Karan Barber sees it every summer.
When kids file in for the first day of camp at the Carolina Raptor Center, many are dismayed to find it’s a no-electronic-gadget zone.
Then comes their first foray into the wilderness around the Huntersville facility, and some are downright scared.
She remembers a day last summer when a nearly 6-foot-tall, 13-year-old boy who attended camp through a Charlotte Observer scholarship was so afraid of walking through the woods that he asked to put his hand on her shoulder.
“We had taken him into a completely foreign environment,” Barber says. “He had never been where all you could see was nature.”
But he managed.
And by the week’s end, his whole philosophy on the outdoors had changed.
“Indoor kids become outdoor kids,” Barber says.
The Carolina Raptor Center, a nonprofit dedicated to rehabilitating injured and orphaned raptors as well as educating the public about environmental stewardship, hosts 24 children each week for a five-day themed camp. The day camp, which costs $261.50 a week, is offered for six weeks during the summer for children ages 7-14.
Camp themes range from young veterinarians camp, where kids learn about the anatomy and physiology of birds at the facility’s medical center, to an “NSI” camp (Nature Scene Investigators) where youngsters learn to use knowledge and curiosity to enjoy the mystery of nature.
This is the third summer the Raptor Center, founded in 1981, will host scholarship children through the Charlotte Observer’s Summer Camp Fund.
The fund, in its fifth year, aims to send children from low-income families to day and overnight summer camps. This summer, 206 children from the Charlotte area will attend camp through the fund.
The most popular themed camp at the Carolina Raptor Center this summer has been the sold-out Harry Potter-themed “Hawkwarts” camp. Barber and her crew will mix fantasy and reality as they take kids through science experiments, botany, and arts and crafts. Directors and counselors get creative with the camps, starting the day with morning “Raptorstenics,” a twist on calisthenics using movements and behaviors unique to raptors.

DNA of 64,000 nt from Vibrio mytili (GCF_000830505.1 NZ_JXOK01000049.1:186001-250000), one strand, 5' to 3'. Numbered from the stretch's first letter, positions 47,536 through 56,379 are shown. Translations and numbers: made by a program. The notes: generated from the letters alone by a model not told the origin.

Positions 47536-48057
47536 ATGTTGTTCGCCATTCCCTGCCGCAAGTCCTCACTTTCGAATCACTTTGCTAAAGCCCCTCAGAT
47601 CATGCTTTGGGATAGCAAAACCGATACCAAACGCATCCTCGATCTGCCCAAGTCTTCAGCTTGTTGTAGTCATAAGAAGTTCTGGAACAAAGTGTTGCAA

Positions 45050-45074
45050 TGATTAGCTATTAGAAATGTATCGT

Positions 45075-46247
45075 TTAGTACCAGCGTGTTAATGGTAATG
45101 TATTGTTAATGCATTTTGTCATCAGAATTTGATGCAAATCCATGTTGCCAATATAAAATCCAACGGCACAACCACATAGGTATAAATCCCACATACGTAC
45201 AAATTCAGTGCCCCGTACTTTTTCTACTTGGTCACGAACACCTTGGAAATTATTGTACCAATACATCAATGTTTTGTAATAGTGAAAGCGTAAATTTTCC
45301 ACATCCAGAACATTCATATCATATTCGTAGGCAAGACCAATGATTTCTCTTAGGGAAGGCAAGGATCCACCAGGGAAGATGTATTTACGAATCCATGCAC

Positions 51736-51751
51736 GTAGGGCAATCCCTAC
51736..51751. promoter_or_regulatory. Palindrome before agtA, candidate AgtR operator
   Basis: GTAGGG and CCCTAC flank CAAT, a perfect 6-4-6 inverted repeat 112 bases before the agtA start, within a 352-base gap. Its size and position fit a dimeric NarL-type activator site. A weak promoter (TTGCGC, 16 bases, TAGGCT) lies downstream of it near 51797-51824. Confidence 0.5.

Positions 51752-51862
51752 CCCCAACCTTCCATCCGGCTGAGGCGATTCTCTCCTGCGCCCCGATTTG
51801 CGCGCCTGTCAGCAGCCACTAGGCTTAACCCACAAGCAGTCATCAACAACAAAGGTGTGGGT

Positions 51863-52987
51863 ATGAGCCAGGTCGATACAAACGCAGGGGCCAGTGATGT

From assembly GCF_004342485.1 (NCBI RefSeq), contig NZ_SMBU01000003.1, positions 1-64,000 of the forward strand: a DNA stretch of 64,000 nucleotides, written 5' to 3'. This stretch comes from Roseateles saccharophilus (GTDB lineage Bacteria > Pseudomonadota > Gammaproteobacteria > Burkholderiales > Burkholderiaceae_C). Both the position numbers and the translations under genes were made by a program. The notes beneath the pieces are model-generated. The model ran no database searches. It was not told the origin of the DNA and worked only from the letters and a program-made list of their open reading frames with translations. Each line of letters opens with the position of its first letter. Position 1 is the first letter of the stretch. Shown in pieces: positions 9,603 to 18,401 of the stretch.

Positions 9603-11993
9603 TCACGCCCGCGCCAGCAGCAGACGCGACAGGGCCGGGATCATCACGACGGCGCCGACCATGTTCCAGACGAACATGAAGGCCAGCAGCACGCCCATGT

They ask campers to bring an “environmentally conscious lunch” with as little waste as possible. This means reusable containers and cloth napkins – no packaged Lunchables. Each day, they compost lunch waste and weigh the trash, logging the weights on a chart.
“We usually reduce it to less than a pound by the end of the week,” Barber says.
Camp staffers talk to the kids about environmental issues and how they affect birds and other wildlife. They show campers how oil affects bird feathers, so that when kids hear about oil spills and other disasters on the news, they can understand the fallout for nature.
But perhaps the most valuable lesson Barber and her crew teach is the appreciation of the great outdoors, because their audience is at an age when many have lost the thrill of discovering an inchworm or sniffing a wildflower.
After early childhood, kids “stop going outside as much – they stop playing,” Barber says. “You have kids that are really inward focused as opposed to outward focused.
“We really are trying to bring kids back to nature so they can see what the world has to offer them,” she said.
Tyler Floyd, 10, said his attitude toward the outdoors changed after attending the center’s Nature Scene Investigators camp on a Charlotte Observer scholarship last summer.
“Before I went to that camp I usually stayed inside, but after I went to camp I was outside most of the time,” said the incoming fifth-grader at Kiser Elementary in Stanley.
Going canoeing for the first time and learning to identify trees, birds and wildlife tracks sparked an interest in the outdoors that stayed with him.
He says he started riding his bike more and helped his dad plant a garden and pull weeds.
He enjoyed camp so much last year, he’ll attend the center’s Hawkwarts camp on an Observer scholarship this week.
His grandmother, Charlotte resident Bonnie Johnson, drove Tyler to and from camp each day last summer and couldn’t believe how much he learned about nature.
“He had a blast,” Johnson said. “It was fun watching the excitement on his face when he could show me some of the things he learned, when it would just be me and him at the raptor center. He taught me things that I didn’t know.”
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